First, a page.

Diet Pills: Tremendous Temptation, Huge Frauds


by Dana Scripca

False campaigns

More than 50 percent of Americans and Canadians are overweight or obese. More than a half the advertising campaigns for diet pills and dietary supplements are intentionally false or fail to reveal the truth, according to the FTC. This enormous proportion reveals the dimensions of this money-generating industry. Consumers in North America spend more than $35 billion each year on weight-loss products.

The FDA investigated 300 weight-loss ads from the radio, television, the Internet, magazines, newspapers, e-mail and direct mail. The FDA report concluded that some ads promised significant results without surgery, diet or exercise. Other companies claimed that taking their product would be enough for a quick weight loss. There was no need to eat less or diet. Just take pills.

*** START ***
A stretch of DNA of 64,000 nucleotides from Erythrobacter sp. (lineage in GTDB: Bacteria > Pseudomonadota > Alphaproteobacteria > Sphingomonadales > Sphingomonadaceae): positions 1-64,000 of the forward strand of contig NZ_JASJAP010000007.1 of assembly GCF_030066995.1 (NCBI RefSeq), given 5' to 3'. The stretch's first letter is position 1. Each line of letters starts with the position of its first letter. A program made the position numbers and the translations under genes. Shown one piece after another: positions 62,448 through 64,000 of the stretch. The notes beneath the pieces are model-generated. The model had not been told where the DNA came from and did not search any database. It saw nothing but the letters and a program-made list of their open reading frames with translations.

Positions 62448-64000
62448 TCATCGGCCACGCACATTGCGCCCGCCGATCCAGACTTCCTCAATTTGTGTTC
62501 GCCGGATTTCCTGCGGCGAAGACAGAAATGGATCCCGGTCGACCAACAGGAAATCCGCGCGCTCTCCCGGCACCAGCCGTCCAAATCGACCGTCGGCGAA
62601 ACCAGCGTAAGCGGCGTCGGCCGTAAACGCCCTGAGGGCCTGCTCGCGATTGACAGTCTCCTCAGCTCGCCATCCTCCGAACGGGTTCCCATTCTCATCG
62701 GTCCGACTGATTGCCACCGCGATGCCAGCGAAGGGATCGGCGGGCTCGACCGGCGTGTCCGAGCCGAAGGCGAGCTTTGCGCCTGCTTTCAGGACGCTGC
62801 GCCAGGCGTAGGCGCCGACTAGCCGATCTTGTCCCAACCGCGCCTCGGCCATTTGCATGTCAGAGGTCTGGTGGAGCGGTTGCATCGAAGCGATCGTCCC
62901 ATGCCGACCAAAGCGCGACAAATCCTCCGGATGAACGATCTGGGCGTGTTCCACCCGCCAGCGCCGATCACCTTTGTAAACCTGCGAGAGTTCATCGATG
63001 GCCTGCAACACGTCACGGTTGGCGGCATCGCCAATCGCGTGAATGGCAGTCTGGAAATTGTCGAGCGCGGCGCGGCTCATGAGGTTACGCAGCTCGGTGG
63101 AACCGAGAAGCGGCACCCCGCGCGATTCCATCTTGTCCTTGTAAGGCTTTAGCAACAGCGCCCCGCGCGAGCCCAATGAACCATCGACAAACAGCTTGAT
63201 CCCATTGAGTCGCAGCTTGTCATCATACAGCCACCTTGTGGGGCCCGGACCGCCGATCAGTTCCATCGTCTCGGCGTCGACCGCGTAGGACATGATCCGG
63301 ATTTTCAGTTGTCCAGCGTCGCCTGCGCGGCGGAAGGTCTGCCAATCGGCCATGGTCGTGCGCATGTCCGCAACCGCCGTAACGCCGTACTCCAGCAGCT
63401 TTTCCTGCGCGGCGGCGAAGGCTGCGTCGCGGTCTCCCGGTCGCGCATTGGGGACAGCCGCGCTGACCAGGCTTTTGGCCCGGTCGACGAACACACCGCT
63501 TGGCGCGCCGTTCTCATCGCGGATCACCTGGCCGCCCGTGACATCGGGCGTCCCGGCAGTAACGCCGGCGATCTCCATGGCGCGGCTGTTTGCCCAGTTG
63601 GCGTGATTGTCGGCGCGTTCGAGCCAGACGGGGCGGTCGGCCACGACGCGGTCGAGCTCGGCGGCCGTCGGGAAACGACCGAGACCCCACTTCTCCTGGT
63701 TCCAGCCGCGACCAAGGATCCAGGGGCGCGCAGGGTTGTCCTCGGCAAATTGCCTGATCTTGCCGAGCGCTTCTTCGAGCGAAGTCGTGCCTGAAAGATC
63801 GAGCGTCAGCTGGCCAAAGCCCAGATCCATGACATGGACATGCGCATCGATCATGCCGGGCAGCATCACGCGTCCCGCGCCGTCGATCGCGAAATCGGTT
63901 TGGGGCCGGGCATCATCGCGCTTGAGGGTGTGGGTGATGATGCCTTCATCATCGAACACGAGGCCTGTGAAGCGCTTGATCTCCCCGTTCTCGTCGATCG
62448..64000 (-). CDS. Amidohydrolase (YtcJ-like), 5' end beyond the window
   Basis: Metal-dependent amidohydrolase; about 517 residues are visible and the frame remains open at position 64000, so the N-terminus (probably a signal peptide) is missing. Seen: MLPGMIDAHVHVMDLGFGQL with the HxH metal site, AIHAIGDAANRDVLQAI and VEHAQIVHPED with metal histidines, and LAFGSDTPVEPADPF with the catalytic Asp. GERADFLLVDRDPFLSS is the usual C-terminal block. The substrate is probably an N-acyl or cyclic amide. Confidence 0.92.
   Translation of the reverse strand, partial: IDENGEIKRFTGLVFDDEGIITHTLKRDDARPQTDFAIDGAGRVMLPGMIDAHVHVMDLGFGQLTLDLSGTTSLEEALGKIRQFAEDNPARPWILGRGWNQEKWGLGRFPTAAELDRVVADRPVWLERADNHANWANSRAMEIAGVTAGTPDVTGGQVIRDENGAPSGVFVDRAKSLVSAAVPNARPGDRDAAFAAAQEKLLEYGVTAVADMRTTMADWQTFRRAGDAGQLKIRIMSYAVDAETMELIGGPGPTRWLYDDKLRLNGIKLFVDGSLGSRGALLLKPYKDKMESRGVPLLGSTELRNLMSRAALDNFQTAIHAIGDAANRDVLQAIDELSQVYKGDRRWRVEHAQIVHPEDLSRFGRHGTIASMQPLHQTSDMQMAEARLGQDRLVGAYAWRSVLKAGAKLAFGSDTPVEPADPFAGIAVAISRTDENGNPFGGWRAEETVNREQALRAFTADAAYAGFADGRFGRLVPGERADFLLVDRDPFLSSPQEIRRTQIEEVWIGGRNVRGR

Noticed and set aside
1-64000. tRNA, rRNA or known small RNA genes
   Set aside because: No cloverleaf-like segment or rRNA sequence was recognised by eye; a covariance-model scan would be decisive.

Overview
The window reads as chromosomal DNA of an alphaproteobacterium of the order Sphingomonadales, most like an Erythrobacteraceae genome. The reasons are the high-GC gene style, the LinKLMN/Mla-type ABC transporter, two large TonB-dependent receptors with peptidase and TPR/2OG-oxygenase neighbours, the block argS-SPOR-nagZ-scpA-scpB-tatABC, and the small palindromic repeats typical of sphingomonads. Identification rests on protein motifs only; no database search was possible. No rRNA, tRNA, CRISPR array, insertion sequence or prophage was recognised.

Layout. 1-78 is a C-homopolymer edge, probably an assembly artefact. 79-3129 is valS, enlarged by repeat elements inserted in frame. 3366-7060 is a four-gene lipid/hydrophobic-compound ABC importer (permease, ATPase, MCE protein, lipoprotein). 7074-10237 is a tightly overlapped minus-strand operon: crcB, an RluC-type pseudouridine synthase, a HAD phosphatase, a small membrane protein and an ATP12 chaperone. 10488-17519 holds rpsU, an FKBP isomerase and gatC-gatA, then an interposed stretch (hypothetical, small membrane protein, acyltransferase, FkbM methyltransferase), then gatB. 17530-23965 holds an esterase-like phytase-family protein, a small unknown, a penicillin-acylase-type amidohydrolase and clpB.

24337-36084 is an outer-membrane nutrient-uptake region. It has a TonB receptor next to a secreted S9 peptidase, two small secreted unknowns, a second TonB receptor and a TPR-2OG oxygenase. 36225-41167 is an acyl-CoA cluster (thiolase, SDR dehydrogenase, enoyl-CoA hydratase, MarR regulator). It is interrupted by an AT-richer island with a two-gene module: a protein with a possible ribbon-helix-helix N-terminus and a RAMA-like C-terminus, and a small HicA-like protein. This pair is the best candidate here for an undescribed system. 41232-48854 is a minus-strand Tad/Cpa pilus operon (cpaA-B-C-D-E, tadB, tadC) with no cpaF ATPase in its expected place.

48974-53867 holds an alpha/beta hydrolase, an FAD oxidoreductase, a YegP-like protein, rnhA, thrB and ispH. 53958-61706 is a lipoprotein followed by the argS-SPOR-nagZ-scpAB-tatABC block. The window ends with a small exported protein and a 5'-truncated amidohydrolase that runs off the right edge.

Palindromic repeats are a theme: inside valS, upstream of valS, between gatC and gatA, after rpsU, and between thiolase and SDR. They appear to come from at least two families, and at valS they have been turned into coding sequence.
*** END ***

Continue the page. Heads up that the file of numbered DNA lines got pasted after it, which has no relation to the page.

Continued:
Fraudulent schemes

The main frauds:

  1. Manufacturers promise that their pills will deliver spectacular results, without any effort or exercise. Diet pills are presented as miracles. Just a few mention the FDA-approved diet pill.
  2. They fail to admit completely and honestly the risks and side effects.

Many scams have been revealed so far. Here are a few examples:



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About the Author

Dana Scripca writes for http://www.dietpillscentral.com where you can find more information about diet pills at http://www.dietpillscentral.com/learn/




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